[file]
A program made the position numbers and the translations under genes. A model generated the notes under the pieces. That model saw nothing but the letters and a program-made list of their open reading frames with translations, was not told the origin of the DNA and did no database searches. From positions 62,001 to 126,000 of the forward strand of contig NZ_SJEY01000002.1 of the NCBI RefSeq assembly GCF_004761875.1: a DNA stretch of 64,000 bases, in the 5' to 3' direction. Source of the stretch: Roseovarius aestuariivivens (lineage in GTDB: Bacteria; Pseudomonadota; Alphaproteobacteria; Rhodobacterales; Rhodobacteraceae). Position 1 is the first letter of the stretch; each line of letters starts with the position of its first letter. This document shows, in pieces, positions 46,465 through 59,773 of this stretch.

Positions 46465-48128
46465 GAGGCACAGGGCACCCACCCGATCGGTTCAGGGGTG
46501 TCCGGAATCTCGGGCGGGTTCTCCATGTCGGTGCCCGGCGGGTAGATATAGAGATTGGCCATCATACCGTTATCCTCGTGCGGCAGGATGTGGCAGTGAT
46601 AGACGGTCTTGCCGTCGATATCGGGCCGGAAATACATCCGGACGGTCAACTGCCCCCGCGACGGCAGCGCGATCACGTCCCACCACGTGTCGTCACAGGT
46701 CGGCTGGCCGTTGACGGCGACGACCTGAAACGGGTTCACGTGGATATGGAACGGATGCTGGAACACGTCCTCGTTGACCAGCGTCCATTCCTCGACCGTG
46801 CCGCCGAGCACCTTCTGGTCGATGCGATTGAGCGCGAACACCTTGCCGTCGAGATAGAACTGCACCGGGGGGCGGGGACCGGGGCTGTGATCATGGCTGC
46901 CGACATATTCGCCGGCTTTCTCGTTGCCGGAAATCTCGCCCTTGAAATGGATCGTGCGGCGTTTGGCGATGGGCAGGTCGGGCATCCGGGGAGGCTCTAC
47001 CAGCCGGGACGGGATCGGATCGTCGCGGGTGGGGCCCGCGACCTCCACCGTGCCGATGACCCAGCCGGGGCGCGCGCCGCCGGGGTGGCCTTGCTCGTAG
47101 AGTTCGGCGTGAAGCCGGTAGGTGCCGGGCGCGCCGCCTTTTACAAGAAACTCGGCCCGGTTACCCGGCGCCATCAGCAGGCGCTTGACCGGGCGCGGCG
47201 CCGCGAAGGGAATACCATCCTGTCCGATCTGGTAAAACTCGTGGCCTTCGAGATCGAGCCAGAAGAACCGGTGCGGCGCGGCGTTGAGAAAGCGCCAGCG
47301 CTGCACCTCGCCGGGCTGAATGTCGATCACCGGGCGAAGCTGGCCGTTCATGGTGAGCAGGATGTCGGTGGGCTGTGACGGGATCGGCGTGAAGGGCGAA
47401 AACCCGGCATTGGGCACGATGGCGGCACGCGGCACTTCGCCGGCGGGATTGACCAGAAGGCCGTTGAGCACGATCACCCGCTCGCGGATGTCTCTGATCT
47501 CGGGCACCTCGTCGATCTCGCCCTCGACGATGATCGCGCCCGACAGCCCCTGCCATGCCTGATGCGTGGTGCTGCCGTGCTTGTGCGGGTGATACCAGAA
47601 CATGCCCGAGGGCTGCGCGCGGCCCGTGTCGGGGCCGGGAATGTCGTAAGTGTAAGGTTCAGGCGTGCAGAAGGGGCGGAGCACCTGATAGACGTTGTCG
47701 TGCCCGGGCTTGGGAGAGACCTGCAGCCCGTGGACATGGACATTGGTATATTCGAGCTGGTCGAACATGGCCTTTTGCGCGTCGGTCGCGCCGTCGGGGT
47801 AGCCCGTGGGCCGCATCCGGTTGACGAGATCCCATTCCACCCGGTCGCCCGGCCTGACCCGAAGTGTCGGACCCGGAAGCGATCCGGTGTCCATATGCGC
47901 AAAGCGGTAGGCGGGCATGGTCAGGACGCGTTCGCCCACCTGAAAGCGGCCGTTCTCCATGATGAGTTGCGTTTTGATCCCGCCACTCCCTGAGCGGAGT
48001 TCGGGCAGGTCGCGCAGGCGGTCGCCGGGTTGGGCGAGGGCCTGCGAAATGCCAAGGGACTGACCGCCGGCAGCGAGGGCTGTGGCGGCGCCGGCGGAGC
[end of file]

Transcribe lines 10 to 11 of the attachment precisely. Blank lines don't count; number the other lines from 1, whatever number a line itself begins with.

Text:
47101 AGTTCGGCGTGAAGCCGGTAGGTGCCGGGCGCGCCGCCTTTTACAAGAAACTCGGCCCGGTTACCCGGCGCCATCAGCAGGCGCTTGACCGGGCGCGGCG
47201 CCGCGAAGGGAATACCATCCTGTCCGATCTGGTAAAACTCGTGGCCTTCGAGATCGAGCCAGAAGAACCGGTGCGGCGCGGCGTTGAGAAAGCGCCAGCG